# Lagrangian Duality

Learn Lagrangian duality and the primal to dual transformation with examples in this lesson.

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## Lagrangian dual

In optimization theory, the Lagrangian dual is a technique for transforming an optimization problem, also known as a primal problem, into a different problem, called the dual problem, which provides a lower bound on the optimal value of the original problem. The Lagrangian dual is named after Joseph-Louis Lagrange, a famous mathematician who significantly contributed to calculus and mechanics.

## Lagrangian function

The Lagrangian dual is obtained by introducing a set of auxiliary variables, called Lagrange multipliers or dual variables, to enforce the constraints of the original optimization problem. The resulting Lagrangian function is a function of the original variables, also known as decision variables and the dual variables. It provides a way to express the original optimization problem as a maximization problem over the space of the Lagrange multipliers.

Note: In mathematical optimization, Lagrange multipliers are a set of coefficients that are introduced to find the maxima or minima of a function subject to constraints. They allow the transformation of a constrained optimization problem into an unconstrained one by incorporating the constraints into the objective function.

## Primal to dual transformation

Consider an optimization problem (not necessarily convex) in the standard form as follows:

\begin{aligned} \min_{\bold x} \quad & f_0(\bold x)\\ \textrm{s.t.} \quad & f_i(\bold x)\le0 \quad & i=1,2,\dots,m\\ \quad & h_j(\bold x)=0 \quad & j=1,2,\dots,k \\ \end{aligned}

The Lagrangian $L(\bold x, \bold \lambda, \bold \alpha)$ for the above problem is defined as follows:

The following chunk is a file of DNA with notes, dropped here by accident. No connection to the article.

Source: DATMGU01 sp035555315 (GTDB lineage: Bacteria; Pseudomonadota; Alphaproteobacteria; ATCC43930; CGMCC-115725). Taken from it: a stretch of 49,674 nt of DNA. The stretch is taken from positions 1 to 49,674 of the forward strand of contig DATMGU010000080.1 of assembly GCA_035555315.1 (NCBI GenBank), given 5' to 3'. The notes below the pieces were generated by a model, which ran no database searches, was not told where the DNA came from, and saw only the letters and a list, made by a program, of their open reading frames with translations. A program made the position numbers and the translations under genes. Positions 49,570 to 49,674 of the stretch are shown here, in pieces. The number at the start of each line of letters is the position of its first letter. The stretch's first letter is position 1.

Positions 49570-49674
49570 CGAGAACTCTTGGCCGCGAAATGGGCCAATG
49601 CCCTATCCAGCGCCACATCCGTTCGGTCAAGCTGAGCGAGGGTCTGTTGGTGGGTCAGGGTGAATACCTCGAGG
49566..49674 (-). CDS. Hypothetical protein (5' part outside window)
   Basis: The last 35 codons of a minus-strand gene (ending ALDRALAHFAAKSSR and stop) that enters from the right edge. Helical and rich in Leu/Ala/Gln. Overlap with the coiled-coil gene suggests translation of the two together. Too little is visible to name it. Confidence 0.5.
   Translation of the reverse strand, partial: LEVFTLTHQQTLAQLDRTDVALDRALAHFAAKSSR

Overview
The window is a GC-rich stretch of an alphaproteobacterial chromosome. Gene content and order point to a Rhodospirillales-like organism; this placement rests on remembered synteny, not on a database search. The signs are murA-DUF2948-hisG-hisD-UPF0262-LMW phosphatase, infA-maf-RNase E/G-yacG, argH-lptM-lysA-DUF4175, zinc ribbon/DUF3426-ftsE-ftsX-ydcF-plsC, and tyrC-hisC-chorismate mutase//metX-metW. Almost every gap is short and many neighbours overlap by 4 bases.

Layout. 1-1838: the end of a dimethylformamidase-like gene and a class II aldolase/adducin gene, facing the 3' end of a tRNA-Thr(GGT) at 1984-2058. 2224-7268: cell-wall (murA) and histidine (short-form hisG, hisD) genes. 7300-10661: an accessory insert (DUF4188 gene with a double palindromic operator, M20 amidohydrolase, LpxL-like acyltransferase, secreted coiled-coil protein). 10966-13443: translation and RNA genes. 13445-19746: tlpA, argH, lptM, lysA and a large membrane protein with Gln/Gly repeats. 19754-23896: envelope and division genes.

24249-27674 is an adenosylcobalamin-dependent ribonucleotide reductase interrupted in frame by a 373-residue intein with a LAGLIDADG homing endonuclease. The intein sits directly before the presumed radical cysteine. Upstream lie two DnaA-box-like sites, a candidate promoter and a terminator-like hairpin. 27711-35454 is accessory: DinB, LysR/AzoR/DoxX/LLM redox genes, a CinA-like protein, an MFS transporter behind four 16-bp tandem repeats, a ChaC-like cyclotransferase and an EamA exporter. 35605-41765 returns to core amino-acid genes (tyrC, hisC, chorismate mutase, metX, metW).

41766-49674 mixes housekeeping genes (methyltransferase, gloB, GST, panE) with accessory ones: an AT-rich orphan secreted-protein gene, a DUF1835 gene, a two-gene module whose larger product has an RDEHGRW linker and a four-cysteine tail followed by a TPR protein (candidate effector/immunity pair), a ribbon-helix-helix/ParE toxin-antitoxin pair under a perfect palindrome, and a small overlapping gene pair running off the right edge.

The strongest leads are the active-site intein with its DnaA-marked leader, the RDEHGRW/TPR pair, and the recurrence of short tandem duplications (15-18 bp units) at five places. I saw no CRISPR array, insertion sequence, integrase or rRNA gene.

$L(\bold{x,\lambda,\alpha})=f_0(\bold x)+\sum_{i=1}^m\lambda_if_i(\bold x)+\sum_{j=1}^k\alpha_jh_j(\bold x)$

Here, $\bold \lambda = \begin{bmatrix}\lambda_1 \\ \lambda_2 \\ \vdots \\\lambda_m\end{bmatrix}$ and $\bold \alpha = \begin{bmatrix}\alpha_1 \\ \alpha_2 \\ \vdots \\\alpha_k\end{bmatrix}$ are dual variables.

The Lagrangian dual function $g(\bold{\lambda,\alpha})$ can then be defined as follows:

$g(\bold{\lambda, \alpha})=\min_{\bold x}L(\bold{x,\lambda,\alpha})$

It can be shown that if $\bold \lambda \ge \bold 0$, then $\max_{\bold{\lambda, \alpha}} g(\bold{\lambda, \alpha})$ gives a tight lower bound for the objective of the primal problem.

Note: If the primal problem is convex, then $\max_{\bold \lambda \ge \bold 0, \bold \alpha} g(\bold{\lambda, \alpha})$ gives the optimal value of the objective of the primal problem.

### Example

Consider a primal problem being in LP as follows:

\begin{aligned} \min_{\bold x} \quad & \bold c^T\bold x\\ \textrm{s.t.} \quad & A\bold x\le\bold b \end{aligned}

Here, $\bold c = \begin{bmatrix}-1 \\ -1\end{bmatrix},\quad A=\begin{bmatrix}25 & 35 \\ -1 & 0\\ 0 & -1\end{bmatrix}$, and $\bold b=\begin{bmatrix}5000 \\ -50 \\ -60\end{bmatrix}$. The dual problem can be defined as follows:

\begin{aligned} \max_{\bold \lambda} \quad & -\bold b^T\bold \lambda\\ \textrm{s.t.} \quad & A^T\bold \lambda+ \bold c = \bold 0 \\ \quad & \bold \lambda \ge \bold 0 \end{aligned}

The following code in cvxpy shows that the optimal value for the primal problem can be obtained from the optimal value of the dual problem:

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